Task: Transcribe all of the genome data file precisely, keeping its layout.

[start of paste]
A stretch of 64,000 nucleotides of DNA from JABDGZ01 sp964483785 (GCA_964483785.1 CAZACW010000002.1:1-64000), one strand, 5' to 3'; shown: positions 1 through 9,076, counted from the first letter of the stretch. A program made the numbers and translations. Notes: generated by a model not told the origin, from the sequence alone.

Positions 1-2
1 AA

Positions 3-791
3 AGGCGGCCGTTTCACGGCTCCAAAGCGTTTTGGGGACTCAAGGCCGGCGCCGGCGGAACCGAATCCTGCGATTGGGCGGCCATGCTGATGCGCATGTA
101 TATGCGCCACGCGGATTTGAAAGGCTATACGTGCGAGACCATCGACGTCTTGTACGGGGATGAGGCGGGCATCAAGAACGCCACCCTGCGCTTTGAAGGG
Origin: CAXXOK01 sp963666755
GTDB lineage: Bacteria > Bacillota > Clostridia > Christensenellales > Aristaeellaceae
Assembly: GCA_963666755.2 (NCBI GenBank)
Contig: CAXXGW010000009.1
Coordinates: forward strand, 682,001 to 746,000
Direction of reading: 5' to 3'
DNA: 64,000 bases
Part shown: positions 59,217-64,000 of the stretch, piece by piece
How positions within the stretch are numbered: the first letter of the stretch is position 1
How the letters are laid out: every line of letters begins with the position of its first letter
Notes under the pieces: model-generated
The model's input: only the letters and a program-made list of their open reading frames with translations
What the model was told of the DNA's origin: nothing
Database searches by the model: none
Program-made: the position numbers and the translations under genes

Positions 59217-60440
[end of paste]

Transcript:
A stretch of 64,000 nucleotides of DNA from JABDGZ01 sp964483785 (GCA_964483785.1 CAZACW010000002.1:1-64000), one strand, 5' to 3'; shown: positions 1 through 9,076, counted from the first letter of the stretch. A program made the numbers and translations. Notes: generated by a model not told the origin, from the sequence alone.

Positions 1-2
1 AA

Positions 3-791
3 AGGCGGCCGTTTCACGGCTCCAAAGCGTTTTGGGGACTCAAGGCCGGCGCCGGCGGAACCGAATCCTGCGATTGGGCGGCCATGCTGATGCGCATGTA
101 TATGCGCCACGCGGATTTGAAAGGCTATACGTGCGAGACCATCGACGTCTTGTACGGGGATGAGGCGGGCATCAAGAACGCCACCCTGCGCTTTGAAGGG
Origin: CAXXOK01 sp963666755
GTDB lineage: Bacteria > Bacillota > Clostridia > Christensenellales > Aristaeellaceae
Assembly: GCA_963666755.2 (NCBI GenBank)
Contig: CAXXGW010000009.1
Coordinates: forward strand, 682,001 to 746,000
Direction of reading: 5' to 3'
DNA: 64,000 bases
Part shown: positions 59,217-64,000 of the stretch, piece by piece
How positions within the stretch are numbered: the first letter of the stretch is position 1
How the letters are laid out: every line of letters begins with the position of its first letter
Notes under the pieces: model-generated
The model's input: only the letters and a program-made list of their open reading frames with translations
What the model was told of the DNA's origin: nothing
Database searches by the model: none
Program-made: the position numbers and the translations under genes

Positions 59217-60440